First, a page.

by Colin Seymour ⚓
To me, golf is that activity that ruins a nice walk. Come to think of it, if I'm going to be walking on those lovely grassy fairways, I'd rather be running on them, barefoot.
Well, imagine my surprise when I discovered speed golf. It's golf in which the objective is to finish as quickly as possible with the fewest number of strokes. Each round takes about an hour to an hour-and-a-half instead of who knows how long. You could probably cover 3-4 rounds of speed golf and get in a good long interval/fartlek session in the time it takes to do one round of normal golf. Best thing of all, it's mostly on lovely plush grass so you could do it entirely barefoot too.
I might have a reason to learn to play golf now. Anyone up for a few rounds of barefoot speed golf on a fresh spring morning?
I know it's still in beta, but the Strava "My Routes" is frustratingly useless. I think it's trying to be too clever for its own good.
Glad I left it a little too late to go for my run: it's just started chucking it down outside. Will wait for it to pass.
South Africa has lost a famous marathoner I've never heard of...
(11-Nov) – Ferdinand Andries (“Ferdie”) Le Grange, who died on 29 October at the age of 65, was South Africa’s greatest marathon runner of the post-war era until the advent of Josiah Thugwane. Unlike Thugwane, Le Grange never had the opportunity to compete at the Olympic Games because of the international sports boycott against his country, but he was the first athlete to run a sub-2:20:00 marathon on the continent of Africa and set six South African marathon records – the only runner in history to do so more than twice.
— South Africa Loses Famous Marathoner - Competitor Running
I'd never heard of this chap until this article and I'm very surprised and a bit disappointed. Yes, he retired (at the age of 25) from competitive running before I was born but his records and performances are pretty impressive even by today's standards. That said, I grew up in the "Bruce Fordyce gives Comrades another good hiding" era, so maybe that explains why he hasn't shown up on my radar until now.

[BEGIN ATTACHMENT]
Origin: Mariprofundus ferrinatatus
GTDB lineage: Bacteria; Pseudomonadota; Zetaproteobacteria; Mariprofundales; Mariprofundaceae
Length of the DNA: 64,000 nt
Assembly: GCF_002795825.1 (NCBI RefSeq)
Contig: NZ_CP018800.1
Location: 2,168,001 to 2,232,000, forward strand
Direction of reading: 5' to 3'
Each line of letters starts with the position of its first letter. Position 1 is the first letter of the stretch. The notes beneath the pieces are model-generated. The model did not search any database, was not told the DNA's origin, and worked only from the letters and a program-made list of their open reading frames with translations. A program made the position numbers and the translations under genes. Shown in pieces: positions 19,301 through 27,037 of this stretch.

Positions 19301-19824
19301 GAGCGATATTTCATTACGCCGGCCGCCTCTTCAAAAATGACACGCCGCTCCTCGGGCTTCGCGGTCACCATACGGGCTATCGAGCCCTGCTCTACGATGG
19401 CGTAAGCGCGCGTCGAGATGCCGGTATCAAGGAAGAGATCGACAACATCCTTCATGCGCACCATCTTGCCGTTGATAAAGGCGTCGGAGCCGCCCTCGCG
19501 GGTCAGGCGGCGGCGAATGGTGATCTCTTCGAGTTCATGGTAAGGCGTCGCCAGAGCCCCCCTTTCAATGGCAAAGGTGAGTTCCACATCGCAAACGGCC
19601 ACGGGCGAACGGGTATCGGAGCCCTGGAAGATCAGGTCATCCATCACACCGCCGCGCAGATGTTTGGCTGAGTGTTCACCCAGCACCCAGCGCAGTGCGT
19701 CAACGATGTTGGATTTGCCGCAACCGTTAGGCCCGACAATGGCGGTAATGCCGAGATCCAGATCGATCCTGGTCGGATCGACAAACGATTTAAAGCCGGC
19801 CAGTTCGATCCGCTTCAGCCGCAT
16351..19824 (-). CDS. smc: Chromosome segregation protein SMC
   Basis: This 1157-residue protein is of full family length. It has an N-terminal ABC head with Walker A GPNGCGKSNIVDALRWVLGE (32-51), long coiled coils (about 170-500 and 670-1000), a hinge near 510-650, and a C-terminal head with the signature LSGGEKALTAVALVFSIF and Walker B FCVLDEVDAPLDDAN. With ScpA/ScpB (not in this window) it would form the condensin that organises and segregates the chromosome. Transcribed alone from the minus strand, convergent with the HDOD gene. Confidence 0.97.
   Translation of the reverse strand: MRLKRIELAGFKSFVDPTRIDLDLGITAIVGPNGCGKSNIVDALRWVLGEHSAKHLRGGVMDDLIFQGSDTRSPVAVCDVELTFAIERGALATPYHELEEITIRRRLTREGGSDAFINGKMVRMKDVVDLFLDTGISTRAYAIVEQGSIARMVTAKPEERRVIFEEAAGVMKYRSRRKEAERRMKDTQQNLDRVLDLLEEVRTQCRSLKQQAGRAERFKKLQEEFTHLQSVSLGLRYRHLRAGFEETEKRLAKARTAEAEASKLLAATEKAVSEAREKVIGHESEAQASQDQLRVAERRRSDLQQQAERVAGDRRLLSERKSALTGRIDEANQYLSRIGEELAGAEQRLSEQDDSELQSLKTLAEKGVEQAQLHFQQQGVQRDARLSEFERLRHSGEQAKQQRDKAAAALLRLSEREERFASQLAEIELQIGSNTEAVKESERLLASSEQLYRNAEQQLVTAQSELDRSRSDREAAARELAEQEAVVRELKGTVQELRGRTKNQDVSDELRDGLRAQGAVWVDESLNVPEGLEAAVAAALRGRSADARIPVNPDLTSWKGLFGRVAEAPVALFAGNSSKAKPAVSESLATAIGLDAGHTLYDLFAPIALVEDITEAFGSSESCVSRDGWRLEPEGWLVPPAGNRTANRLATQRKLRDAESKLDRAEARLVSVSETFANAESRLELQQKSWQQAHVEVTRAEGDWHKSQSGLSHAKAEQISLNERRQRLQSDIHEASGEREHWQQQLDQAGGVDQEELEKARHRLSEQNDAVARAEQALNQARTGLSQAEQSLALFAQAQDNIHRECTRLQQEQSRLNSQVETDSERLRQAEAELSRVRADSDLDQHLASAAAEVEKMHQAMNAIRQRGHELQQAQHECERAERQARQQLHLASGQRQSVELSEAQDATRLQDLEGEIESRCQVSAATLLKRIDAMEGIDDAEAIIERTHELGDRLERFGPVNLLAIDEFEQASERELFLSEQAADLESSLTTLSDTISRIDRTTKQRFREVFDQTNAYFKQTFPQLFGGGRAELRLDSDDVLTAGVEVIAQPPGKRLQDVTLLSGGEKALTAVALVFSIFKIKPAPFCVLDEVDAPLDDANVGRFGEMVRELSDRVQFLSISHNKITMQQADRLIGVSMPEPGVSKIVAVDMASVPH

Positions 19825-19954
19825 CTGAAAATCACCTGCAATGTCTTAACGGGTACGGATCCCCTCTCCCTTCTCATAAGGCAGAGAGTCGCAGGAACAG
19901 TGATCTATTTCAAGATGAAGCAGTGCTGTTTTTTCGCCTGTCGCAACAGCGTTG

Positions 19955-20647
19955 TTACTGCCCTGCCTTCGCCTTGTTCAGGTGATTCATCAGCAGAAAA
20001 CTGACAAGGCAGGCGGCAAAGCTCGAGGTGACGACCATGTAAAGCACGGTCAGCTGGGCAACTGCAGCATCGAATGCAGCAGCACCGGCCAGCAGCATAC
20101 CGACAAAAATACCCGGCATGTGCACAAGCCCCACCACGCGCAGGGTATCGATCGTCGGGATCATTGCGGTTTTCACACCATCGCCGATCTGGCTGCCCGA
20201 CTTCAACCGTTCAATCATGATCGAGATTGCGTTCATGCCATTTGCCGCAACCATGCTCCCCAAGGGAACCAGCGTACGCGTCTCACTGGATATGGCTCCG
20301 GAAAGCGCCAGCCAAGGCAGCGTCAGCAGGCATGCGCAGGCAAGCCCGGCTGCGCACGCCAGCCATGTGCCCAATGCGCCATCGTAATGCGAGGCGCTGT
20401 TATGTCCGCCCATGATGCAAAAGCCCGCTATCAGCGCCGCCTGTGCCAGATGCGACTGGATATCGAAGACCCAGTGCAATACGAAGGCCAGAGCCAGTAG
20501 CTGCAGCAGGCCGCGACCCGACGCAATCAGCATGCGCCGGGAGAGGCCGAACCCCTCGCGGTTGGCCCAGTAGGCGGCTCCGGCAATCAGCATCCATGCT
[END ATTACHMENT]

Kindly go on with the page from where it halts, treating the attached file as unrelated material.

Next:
Earlier this year I took my first stab at a sub-3 hour marathon at the Milton Keynes marathon and completely misjudged things and in retrospect probably my abilities at the time, and completely blew it. On Sunday I took another stab at that elusive sub-3 marathon mark in my third ever marathon, the Abingdon Marathon, and smashed it out of the ballpark.
Following my disappointing run at the Milton Keynes marathon I decided I was going to create a properly structured training programme that would guide me to a great marathon time. After a little bit of research and reading I stumbled upon Marathoning The Hansons' Way. Intrigued by this approach and the relative simplicity (compared to The Daniels Runner Formula), I purchased their book - Hansons Marathon Method - in Kindle format, read it, and devised my four month training programme. This ended up being a great programme which I'll cover that in another post.
This is the big day I've been training for: the Abingdon Marathon. It has just tipped it down, so let's hope that's it until I'm done.
I ran the Reading O2O 10K on Sunday morning and bagged my first ever podium finish...
I'd completely forgotten about this race until I noticed one of the signs on Friday morning whilst out on my run. Once back in the office, I checked if I could enter on the day - I could - and the previous year's results and I thought I'd have a chance at a podium finish so decided I'd do it.
Sunday morning I popped down to TVP, registered and entered the race. As is common with races people shoot off from the start and a group of about 8 guys headed off ahead of me. I wasn't too worried and played things safe and ran at my own pace. I was soon up in 5th place and then started reeling in the guys ahead of me. I was in 4th by 6km with the third place guy in my sights: first and second were long gone and out of sight.
I then closed the gap on the third place guy and was hot on his heels by the 8km mark. At this point he seemed to slow down, so I slowed a little too as I wasn't sure if he was going to try and burn me at the end. I soon determined his legs were shot and there was no way he was going to keep up with me, so I took him and pulled a comfortable gap with about 1km to go. It was at this point I noticed that the 2nd place chap wasn't actually that far ahead of me. I think with a bit of effort I could have caught him had I seen him sooner
I finished strongly and in a time of 35:20 gun time and 35:18 chip time shaving 1:05 off my previous PB. Chuffed to bits about getting both a podium finish (got a trophy but no cash ) and a huge new PB. In retrospect, I think I might have been able to break 35mins had I not been scared of being challenged by the guy who eventually came forth.
Next up: Abingdon Marathon in which I'm aiming for a sub-3.
Today's podium finish deserved a well earned treat for the winter: an @ashmei ultimate softshell running jacket.
I got to play rabbit today at Reading #parkrun. Led from about 800m and ticked off my 3rd parkrun first & a new PB. 17:08 by my watch.
Update: Official time ended up being 17:10, still a PB